Kenyan police have exhumed 47 bodies near the coastal town of Malindi, as they investigate a preacher said to have told followers to starve to death.
The bodies of children were among the dead. Police said exhumations are ongoing.
The shallow graves are in Shakahola forest, where 15 members of the Good News International Church were rescued last week.
Church leader, Paul Makenzie Nthenge is in custody, pending a court appearance.
State broadcaster KBC described him as a “cult leader”, and reported that 58 graves have so far been identified.
One of the graves is believed to contain the bodies of five members of the same family – three children and their parents.
Mr Nthenge has denied wrongdoing, but has been refused bail. He insists that he shut down his church in 2019.
He allegedly told followers to starve themselves in order to “meet Jesus”.
Kenyan daily, The Standard, said pathologists will take DNA samples and conduct tests to determine whether the victims died of starvation.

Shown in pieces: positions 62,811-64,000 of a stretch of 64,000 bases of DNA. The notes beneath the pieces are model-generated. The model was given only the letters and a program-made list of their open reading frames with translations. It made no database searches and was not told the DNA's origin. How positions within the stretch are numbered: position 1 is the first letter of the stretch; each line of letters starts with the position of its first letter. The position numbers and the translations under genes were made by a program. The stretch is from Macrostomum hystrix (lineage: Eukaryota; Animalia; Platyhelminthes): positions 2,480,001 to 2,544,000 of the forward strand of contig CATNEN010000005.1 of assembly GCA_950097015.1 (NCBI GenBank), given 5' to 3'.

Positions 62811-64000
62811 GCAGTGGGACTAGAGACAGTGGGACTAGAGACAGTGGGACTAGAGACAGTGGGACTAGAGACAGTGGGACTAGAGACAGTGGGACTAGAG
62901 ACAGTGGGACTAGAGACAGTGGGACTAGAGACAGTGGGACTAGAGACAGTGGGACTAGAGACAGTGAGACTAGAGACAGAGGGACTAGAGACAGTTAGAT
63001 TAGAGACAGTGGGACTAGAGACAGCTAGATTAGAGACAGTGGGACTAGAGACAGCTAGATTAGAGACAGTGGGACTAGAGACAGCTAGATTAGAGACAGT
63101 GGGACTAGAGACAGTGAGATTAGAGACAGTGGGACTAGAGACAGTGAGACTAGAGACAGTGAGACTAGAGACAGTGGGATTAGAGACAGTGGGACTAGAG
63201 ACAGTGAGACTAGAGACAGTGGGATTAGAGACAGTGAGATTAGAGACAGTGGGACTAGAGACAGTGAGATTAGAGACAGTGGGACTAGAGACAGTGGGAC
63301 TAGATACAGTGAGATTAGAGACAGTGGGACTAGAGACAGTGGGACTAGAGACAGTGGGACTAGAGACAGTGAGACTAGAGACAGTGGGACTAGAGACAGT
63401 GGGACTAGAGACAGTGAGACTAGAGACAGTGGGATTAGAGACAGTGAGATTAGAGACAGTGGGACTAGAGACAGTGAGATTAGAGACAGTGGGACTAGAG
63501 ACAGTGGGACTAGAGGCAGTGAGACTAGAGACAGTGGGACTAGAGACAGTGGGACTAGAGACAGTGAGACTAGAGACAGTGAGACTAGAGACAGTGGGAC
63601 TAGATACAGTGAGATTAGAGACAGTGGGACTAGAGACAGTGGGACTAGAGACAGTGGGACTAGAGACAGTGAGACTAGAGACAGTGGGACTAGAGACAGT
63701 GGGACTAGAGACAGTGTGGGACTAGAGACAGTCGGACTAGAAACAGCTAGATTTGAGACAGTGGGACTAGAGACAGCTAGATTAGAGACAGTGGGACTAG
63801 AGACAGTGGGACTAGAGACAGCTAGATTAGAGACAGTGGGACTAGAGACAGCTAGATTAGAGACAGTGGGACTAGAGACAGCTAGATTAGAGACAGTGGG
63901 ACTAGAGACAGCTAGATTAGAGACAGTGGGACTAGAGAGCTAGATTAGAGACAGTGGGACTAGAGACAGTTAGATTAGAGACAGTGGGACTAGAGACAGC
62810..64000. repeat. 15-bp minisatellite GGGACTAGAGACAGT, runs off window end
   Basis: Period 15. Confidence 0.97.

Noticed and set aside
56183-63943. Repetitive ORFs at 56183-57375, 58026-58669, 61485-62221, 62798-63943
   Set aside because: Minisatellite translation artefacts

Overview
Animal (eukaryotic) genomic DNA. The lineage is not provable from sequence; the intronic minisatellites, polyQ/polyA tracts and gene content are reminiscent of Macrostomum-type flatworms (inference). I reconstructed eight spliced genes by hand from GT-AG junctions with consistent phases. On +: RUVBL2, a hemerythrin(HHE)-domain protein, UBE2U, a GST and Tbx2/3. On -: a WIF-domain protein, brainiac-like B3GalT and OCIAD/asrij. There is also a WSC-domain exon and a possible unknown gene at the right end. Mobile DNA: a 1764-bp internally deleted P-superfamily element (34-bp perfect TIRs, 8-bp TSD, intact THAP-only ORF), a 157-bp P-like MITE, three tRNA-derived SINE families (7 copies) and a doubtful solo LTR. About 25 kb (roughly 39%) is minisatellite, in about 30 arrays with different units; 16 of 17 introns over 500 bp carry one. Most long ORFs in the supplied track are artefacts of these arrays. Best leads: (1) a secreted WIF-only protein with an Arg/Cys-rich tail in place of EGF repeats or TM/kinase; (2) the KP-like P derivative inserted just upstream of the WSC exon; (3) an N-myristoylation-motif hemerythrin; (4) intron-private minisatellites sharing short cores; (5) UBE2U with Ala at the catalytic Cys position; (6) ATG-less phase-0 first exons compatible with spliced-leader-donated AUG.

Police arrested Mr Nthenge on 15 April after discovering the bodies of four people suspected of having starved themselves to death.
Victor Kaudo of the Malindi Social Justice Centre told Citizen TV “when we are in this forest and come to an area where we see a big and tall cross, we know that means more than five people are buried there”.
Kenyan interior minister, Kithure Kindiki, said all 800 acres of the forest had been sealed off and declared a crime scene.
Mr Nthenge allegedly named three villages Nazareth, Bethlehem and Judea and baptised followers in ponds before telling them to fast, The Standard reports.
Kenya is a religious country and there have been previous cases of people being lured into dangerous, unregulated churches or cults.